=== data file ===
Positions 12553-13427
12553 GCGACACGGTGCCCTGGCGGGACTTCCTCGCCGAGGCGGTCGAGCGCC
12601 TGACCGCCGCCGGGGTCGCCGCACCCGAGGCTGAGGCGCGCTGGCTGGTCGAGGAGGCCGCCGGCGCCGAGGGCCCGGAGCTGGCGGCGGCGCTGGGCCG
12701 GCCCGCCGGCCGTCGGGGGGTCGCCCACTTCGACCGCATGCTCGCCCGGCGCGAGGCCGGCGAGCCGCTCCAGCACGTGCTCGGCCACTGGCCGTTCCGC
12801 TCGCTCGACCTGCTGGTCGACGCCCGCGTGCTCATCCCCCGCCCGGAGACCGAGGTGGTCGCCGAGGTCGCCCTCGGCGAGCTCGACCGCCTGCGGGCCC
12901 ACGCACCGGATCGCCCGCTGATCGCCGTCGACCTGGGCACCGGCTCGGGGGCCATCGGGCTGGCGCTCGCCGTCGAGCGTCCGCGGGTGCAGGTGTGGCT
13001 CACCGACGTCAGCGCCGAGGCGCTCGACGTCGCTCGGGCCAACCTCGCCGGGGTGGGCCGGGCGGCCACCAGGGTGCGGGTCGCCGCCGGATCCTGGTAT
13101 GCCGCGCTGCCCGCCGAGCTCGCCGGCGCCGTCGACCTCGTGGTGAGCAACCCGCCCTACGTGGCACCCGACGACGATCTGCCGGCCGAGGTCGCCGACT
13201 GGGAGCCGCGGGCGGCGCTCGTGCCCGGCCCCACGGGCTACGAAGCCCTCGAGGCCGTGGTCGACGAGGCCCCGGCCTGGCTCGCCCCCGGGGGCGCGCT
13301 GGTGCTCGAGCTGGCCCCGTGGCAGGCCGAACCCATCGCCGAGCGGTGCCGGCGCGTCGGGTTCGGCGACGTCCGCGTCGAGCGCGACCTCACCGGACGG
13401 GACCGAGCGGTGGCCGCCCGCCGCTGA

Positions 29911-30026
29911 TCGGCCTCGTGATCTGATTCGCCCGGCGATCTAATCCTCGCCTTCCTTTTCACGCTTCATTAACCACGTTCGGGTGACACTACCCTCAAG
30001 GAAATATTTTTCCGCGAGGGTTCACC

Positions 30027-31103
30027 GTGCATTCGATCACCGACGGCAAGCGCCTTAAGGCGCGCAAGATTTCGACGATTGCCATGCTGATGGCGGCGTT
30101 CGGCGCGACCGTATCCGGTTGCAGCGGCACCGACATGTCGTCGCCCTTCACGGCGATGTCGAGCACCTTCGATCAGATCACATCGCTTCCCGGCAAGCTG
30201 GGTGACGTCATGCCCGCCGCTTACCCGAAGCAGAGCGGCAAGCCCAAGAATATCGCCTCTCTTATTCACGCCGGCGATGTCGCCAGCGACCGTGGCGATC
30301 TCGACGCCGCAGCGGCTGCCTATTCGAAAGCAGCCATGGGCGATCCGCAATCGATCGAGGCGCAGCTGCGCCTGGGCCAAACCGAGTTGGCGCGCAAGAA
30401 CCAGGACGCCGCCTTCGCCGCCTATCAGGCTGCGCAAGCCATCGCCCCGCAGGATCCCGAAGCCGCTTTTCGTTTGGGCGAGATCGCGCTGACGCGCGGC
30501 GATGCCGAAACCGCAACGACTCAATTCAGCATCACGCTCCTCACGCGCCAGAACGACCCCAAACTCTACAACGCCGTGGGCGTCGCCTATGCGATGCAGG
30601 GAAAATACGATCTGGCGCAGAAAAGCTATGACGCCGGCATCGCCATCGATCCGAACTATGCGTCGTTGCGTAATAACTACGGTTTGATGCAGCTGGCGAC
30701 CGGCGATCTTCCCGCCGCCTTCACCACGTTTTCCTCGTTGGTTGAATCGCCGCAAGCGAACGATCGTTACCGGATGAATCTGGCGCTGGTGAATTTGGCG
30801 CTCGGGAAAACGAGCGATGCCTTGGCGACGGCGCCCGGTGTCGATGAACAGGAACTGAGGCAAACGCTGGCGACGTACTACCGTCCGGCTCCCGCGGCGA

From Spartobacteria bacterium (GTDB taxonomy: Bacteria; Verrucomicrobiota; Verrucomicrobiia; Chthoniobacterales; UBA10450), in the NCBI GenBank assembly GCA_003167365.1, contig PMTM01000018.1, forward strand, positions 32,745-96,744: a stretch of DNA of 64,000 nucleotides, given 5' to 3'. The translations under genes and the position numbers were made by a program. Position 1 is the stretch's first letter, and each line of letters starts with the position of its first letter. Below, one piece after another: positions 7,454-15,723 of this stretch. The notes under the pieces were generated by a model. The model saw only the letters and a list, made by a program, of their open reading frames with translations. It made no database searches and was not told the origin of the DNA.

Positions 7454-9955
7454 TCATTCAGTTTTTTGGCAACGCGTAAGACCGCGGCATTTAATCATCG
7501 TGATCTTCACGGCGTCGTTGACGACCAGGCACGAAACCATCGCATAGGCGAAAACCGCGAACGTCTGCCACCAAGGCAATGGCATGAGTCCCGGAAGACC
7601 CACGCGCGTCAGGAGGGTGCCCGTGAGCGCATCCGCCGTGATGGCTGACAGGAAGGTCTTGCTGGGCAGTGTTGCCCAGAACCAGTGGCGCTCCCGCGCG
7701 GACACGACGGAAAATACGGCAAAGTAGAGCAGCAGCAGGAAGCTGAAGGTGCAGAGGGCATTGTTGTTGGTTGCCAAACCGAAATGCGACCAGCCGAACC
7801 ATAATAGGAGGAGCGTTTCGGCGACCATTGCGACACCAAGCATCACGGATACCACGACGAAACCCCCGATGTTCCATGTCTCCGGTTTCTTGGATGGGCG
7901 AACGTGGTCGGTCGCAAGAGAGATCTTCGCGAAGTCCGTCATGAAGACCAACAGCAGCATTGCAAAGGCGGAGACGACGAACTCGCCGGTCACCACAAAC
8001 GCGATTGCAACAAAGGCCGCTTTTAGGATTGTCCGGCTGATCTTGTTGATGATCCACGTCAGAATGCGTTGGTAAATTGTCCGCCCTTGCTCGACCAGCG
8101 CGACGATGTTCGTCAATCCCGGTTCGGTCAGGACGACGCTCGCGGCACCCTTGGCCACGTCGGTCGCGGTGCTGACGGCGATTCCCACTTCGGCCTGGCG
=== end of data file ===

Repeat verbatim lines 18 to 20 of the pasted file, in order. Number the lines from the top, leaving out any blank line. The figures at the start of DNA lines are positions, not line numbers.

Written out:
30201 GGTGACGTCATGCCCGCCGCTTACCCGAAGCAGAGCGGCAAGCCCAAGAATATCGCCTCTCTTATTCACGCCGGCGATGTCGCCAGCGACCGTGGCGATC
30301 TCGACGCCGCAGCGGCTGCCTATTCGAAAGCAGCCATGGGCGATCCGCAATCGATCGAGGCGCAGCTGCGCCTGGGCCAAACCGAGTTGGCGCGCAAGAA
30401 CCAGGACGCCGCCTTCGCCGCCTATCAGGCTGCGCAAGCCATCGCCCCGCAGGATCCCGAAGCCGCTTTTCGTTTGGGCGAGATCGCGCTGACGCGCGGC